Thrikkarthika

Thrikkarthika In The Month Of Vrischika
Thrikkarthika that falls in the Malayalam month of Vrischikam is an important day of the Temple. This day became famous after a surprising incident that took place in 1851. A Friday of 1981.3.30 am in the early morning. Some devotees had gathered to have the “Nirmalya Darsanam”. Everyone was amazed to see rings of perfumed smoke all around. Rare glow of light was seen in front of the temple. Nobody could discern what was happening. As the priest opened the temple, everyone was spell bound. All the lamps inside were alive with a unique touch of brilliance. The idol of the Goddess decked with ornaments and bathed in Kumkum seemed extra ordinarily large. A touch of super human feeling pervaded the whole atmosphere. This unparalleled scene of magic, everything was changed and the sanctum sanctorum was normal as everyday. People were happily embarrassed as to say. They forgot their material existence and stood motionless except that all the lips were chanting the names of the Goddess.
 
Spiritual consultation was done about this peculiar phenomenon. It way understood that this day was specially liked by the Goddess and that her powers were at its peak. The Thrikkarthika day thus turned out to be very auspicious for worshipping Chakkulathamma.On this day there are special rituals like Divyabhishekam, Pongala, Kindling the Karthika Pillar, Lakhadeepam and Athazhapooja. Lakhs of pilgrims from different corners reach the temple on this day.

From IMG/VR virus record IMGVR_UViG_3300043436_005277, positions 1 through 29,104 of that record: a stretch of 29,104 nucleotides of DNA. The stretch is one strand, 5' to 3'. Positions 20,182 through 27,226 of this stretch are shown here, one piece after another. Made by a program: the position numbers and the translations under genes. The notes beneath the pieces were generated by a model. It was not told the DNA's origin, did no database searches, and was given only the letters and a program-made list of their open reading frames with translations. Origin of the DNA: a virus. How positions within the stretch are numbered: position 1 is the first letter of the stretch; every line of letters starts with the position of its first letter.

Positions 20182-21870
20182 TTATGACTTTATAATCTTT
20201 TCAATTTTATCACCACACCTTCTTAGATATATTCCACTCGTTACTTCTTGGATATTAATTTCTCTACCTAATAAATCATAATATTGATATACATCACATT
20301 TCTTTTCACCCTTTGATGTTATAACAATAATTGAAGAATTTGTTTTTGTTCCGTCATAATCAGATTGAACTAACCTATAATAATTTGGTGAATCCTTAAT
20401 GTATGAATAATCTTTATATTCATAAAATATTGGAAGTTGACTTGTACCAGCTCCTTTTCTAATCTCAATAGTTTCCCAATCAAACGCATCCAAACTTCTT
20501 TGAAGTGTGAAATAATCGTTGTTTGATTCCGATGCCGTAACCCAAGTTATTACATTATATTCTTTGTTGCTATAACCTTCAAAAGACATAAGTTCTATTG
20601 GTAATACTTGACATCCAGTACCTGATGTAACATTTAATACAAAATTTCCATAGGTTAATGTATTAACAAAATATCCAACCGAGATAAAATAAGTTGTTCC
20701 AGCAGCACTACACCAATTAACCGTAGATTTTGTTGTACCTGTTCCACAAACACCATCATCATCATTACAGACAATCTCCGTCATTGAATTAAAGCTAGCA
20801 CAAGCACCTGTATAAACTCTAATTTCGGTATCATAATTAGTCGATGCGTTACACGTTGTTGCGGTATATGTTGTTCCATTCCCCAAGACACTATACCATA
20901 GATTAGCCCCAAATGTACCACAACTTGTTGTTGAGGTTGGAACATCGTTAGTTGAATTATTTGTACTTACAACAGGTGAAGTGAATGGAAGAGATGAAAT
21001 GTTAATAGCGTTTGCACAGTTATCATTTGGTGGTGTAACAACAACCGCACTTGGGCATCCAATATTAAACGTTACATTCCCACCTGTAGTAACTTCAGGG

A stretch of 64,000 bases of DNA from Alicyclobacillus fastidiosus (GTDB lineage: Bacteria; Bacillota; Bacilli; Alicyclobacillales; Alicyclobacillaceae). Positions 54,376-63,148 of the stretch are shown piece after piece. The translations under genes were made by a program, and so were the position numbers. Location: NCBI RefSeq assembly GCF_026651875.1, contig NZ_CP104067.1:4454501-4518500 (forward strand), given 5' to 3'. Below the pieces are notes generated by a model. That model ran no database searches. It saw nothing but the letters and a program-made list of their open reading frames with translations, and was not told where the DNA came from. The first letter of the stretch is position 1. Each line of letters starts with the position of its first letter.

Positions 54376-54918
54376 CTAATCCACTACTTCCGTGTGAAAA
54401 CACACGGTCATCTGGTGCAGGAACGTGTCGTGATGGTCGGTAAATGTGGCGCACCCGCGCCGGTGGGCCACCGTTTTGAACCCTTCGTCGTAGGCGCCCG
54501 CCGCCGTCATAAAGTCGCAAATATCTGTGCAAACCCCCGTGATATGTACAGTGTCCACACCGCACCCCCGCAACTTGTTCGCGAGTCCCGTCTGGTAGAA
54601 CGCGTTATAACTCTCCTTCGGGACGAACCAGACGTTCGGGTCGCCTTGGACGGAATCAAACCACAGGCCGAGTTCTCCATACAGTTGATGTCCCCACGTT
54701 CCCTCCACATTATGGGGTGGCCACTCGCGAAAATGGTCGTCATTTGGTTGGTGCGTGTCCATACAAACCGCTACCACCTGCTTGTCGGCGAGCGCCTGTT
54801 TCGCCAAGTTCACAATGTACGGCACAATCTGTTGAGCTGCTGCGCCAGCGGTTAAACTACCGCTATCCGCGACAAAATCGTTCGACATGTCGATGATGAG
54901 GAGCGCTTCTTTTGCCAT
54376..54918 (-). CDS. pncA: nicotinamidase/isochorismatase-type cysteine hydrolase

Divyabhishekam is a ritual which is perhaps singularly peculiar to this temple. The idol is coated with oil. Milk, Tender coconut, rose water, tamarind and Kumkum are then poured over the idol. The main doors are closed for Deeparadhana. The idol is decorated. The doors are opened to serve as a heavenly sight for the multitude. Deeparadhan is done. It is believed that anyone who witnesses this ritual is liberated from the evils and bondages of life.

The KarthikaPillar

A tall arecanut tree is erected for this purpose. Plantain, straw and similar items are wound over the pillar. This pillar is symbolic of all evils. As dawn blooms, the Goddess is respectfully invoked and seated east wise in front of the temple. The pillar is given fire now. Wild flames seem to reach the sky. Finally the flames subside. The principle is that all the badness is given to flames thereby paving way for all goodness to emerge. Immediately after the burning of the pillar, a number of gentle flames are seen coming alive from the small clay dishes arranged all around. This is the Lakhadeepam or lakh of flames. People kindles the small clay dishes which contain oil and cotton thread. It is a sight of sights to see the whole temple surroundings immersed and illuminated by active flames. This ritual again has a symbolic moral that goodness ultimately dominates badness. The yellow flames dispel all layers of ignorance from the human minds and equip them with real knowledge.
 
The goddess is then invoked back to the temple. Deeparadhan is then performed.